You can go on the website of the local National Weather Service office in Newport, N.C., for local updates, warnings, and forecasts at http://www.erh.noaa.gov/er/mhx/

The North Carolina Department of Transportation is providing real-time information about travel conditions through its Twitter feeds. In an emergency, NCDOT immediately sends out tweets about road closures, flooding, ferry cancellations. and evacuation routes.

There are feeds for the northern coastal region and the southern coastal region and the ferry system.

A list of all 18 NCDOT Twitter feeds is available at www.ncdot.gov/travel/twitter.

Twitter is accessible on hand-held devices even if traditional telephone service and electricity are disrupted.

Valuable travel information is also available through the department’s other social media tools – Facebook, Flickr and YouTube.







August 31, 2010


Hurricane watch posted for North Carolina coast

By IRENE NOLAN



Hurricane Earl is on a path to brush by the Outer Banks late Thursday night or early Friday morning, and a hurricane watch was issued at 5 p.m. this afternoon for the entire North Carolina coast from Surf City to Duck.

The only question now is how close Earl, a strong Category 4 hurricane with winds of 135 mph this afternoon, will come to the islands.

Over the last 24 hours, the track of Earl has shifted slightly to the west with the National Hurricane Center predicting today that the storm may come within 100 miles of Cape Hatteras – or even closer.

Most weather models are in agreement that Earl will not make landfall on the Outer Banks, but the storm is still capable of doing damage to the islands.

Forecasters are calling for a possibility of tropical storm conditions on Hatteras and Ocracoke by Thursday afternoon and perhaps hurricane conditions overnight Thursday into Friday morning.

The islands are likely to see heavy surf -- as high as 24 to 26 feet on the beaches  Thursday night-- ocean overwash that may shut down Highway 12, rain, wind, significant soundside flooding, and a high risk of rip currents.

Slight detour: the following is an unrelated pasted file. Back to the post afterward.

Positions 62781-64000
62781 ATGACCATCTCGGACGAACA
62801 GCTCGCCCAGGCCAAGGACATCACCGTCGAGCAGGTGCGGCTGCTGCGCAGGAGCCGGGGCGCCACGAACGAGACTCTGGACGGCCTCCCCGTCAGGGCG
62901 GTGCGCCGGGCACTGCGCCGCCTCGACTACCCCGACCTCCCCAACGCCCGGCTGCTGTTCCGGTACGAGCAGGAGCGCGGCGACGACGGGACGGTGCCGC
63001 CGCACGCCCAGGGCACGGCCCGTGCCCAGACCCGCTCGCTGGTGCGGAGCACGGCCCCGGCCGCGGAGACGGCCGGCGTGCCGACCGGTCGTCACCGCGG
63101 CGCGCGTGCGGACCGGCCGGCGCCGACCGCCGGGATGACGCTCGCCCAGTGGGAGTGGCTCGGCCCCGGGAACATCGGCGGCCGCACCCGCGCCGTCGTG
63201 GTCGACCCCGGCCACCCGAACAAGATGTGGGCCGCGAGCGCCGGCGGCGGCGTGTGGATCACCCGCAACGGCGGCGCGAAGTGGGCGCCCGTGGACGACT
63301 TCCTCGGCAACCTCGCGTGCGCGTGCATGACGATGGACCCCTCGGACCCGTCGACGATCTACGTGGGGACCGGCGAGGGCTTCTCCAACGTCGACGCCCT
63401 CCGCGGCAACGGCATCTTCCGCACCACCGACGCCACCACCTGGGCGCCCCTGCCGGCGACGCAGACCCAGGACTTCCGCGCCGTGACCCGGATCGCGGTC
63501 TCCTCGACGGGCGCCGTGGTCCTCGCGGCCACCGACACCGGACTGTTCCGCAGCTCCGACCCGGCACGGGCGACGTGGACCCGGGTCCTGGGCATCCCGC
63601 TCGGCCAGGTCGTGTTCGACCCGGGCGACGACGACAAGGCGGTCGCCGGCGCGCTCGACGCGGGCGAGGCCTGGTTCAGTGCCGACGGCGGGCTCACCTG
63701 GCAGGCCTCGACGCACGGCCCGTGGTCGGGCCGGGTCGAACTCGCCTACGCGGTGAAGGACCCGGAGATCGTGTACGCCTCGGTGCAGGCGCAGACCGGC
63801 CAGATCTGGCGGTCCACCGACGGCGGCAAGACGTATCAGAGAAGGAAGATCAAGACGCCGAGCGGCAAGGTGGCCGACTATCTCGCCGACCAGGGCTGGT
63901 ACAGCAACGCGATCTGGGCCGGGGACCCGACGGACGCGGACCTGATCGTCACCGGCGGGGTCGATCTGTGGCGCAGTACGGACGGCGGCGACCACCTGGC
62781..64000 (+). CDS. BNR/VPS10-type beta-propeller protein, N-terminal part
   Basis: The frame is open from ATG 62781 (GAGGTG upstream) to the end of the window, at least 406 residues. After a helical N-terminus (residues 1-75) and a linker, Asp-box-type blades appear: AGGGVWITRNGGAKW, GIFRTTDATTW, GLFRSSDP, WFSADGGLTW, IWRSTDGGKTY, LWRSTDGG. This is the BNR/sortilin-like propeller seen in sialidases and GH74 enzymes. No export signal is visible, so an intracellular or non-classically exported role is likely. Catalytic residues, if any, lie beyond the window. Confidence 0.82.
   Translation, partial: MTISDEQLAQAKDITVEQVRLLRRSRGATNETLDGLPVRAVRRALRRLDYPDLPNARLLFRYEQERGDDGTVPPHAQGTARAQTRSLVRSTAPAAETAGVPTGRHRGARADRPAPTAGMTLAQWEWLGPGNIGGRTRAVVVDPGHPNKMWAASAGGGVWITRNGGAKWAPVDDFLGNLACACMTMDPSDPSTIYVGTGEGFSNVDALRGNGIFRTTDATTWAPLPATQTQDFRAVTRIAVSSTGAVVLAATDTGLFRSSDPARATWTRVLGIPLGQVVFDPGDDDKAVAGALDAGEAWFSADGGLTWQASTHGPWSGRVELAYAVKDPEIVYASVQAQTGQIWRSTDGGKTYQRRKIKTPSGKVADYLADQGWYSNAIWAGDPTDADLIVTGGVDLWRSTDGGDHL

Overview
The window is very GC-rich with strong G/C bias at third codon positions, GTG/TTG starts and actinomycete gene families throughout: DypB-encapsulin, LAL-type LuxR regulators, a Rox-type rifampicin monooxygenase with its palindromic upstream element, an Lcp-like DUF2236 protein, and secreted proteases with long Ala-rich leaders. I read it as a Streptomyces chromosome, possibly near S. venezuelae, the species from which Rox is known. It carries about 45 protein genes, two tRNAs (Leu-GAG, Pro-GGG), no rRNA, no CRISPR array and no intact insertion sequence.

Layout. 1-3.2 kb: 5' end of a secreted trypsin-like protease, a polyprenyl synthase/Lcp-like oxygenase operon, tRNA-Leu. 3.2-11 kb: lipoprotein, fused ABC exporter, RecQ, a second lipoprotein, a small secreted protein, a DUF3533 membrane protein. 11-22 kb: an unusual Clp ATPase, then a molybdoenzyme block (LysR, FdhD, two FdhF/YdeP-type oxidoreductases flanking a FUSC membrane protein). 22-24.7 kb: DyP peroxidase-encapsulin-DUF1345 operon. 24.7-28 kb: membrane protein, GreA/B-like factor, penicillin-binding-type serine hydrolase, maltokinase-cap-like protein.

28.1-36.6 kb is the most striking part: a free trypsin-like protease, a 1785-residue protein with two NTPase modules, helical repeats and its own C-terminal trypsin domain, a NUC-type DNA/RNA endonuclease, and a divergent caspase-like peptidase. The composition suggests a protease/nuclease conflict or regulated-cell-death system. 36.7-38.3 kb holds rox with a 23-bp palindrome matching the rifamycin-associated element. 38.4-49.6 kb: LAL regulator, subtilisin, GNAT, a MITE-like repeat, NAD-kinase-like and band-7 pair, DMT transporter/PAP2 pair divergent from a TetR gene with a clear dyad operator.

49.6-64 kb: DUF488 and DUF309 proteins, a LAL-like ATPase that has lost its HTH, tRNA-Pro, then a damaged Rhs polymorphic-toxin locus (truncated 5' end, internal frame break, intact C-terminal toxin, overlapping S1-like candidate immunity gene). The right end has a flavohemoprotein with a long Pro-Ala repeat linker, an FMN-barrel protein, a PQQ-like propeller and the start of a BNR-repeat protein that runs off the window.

This evening’s forecast for Hatteras and Ocracoke was for northeast winds 30 to 40 mph with gusts to 55 late Thursday and hurricane conditions possible overnight Thursday with north winds 45 to 55 mph with gusts to 75.

Islanders woke up this morning to Stephanie Abrams of the Weather Channel broadcasting live from the Lighthouse Beach in Buxton.  This evening the channel’s Jeff Morrow, whose parents, Dee and Cliff Morrow, live in Buxton, was broadcasting live from the beach in Kill Devil Hills.

Most islanders are starting to prepare for the onslaught, as are local and state government agencies.

Dare and Hyde counties’ emergency management groups met this morning and deferred a decision on evacuations until tomorrow.

The Hyde County media release said its emergency management group will meet again this evening to review the latest forecasts and that the group anticipates “a mandatory evacuation for Ocracoke Island on Wednesday, Sept. 1, beginning at 5 a.m.”

Dare County’s Control Group will meet again early tomorrow morning, Sept. 1, and if the path of the hurricane has not shifted significantly to the east, the group will likely order a mandatory evacuation of Hatteras Island.

The National Park Service will close its facilities on the Cape Hatteras National Seashore tomorrow.  The Ocracoke Visitor Center will close at noon, and the Hatteras Island, Bodie Island, Wright Brothers, and Fort Raleigh visitor centers will close at 5 p.m. The last climb to the top of the Cape Hatteras Lighthouse will be at 2 p.m., and the lighthouse will close at 3 p.m.

Also, the Park Service’s campgrounds at Ocracoke, Frisco, Cape Point, and Oregon Inlet will close at noon tomorrow.

“By Thursday,” the NPS release said, “expected ocean overwash and rough surf conditions will create unsafe conditions on seashore beaches and off-road vehicle use will be prohibited until safe conditions allow for this recreational activity.”

The North Carolina Department of Transportation is also preparing to respond to the hurricane.

NCDOT crews are stationing heavy equipment in problem areas, such as Highway 12 on Hatteras in the Mirlo Beach area, and making sure the vehicles are topped off with fuel. Also, ferries have been moved to Stumpy Point and Rodanthe in case Highway 12 through Pea Island is closed, and the emergency ferry route must be implemented.


FOR MORE INFORMATION

You can check the Dare County website at www.darenc.com or the Hyde County website at www.hydecountync.gov for updates on evacuations and road conditions.

You can go on the website of the local National Weather Service office in Newport, N.C., for local updates, warnings, and forecasts at http://www.erh.noaa.gov/er/mhx/

The North Carolina Department of Transportation is providing real-time information about travel conditions through its Twitter feeds. In an emergency, NCDOT immediately sends out tweets about road closures, flooding, ferry cancellations and evacuation routes.

There are feeds for the northern coastal region and the southern coastal region and the ferry system.

A list of all 18 NCDOT Twitter feeds is available at www.ncdot.gov/travel/twitter.

Twitter is accessible on hand-held devices even if traditional telephone service and electricity are disrupted.

Valuable travel information is also available through the department’s other social media tools – Facebook, Flickr and YouTube.